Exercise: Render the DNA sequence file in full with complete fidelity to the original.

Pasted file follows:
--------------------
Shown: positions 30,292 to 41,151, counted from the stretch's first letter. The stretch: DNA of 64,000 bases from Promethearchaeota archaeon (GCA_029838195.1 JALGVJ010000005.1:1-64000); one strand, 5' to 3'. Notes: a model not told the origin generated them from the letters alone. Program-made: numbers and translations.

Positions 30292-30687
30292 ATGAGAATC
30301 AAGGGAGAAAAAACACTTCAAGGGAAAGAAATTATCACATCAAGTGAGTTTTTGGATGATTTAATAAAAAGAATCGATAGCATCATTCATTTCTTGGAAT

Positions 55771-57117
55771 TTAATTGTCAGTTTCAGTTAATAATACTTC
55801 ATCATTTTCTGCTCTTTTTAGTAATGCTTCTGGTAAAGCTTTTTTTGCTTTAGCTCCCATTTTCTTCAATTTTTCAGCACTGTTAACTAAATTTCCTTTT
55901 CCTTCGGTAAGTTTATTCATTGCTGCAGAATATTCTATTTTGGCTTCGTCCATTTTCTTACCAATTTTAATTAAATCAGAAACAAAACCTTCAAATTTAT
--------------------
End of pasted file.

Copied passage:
Shown: positions 30,292 to 41,151, counted from the stretch's first letter. The stretch: DNA of 64,000 bases from Promethearchaeota archaeon (GCA_029838195.1 JALGVJ010000005.1:1-64000); one strand, 5' to 3'. Notes: a model not told the origin generated them from the letters alone. Program-made: numbers and translations.

Positions 30292-30687
30292 ATGAGAATC
30301 AAGGGAGAAAAAACACTTCAAGGGAAAGAAATTATCACATCAAGTGAGTTTTTGGATGATTTAATAAAAAGAATCGATAGCATCATTCATTTCTTGGAAT

Positions 55771-57117
55771 TTAATTGTCAGTTTCAGTTAATAATACTTC
55801 ATCATTTTCTGCTCTTTTTAGTAATGCTTCTGGTAAAGCTTTTTTTGCTTTAGCTCCCATTTTCTTCAATTTTTCAGCACTGTTAACTAAATTTCCTTTT
55901 CCTTCGGTAAGTTTATTCATTGCTGCAGAATATTCTATTTTGGCTTCGTCCATTTTCTTACCAATTTTAATTAAATCAGAAACAAAACCTTCAAATTTAT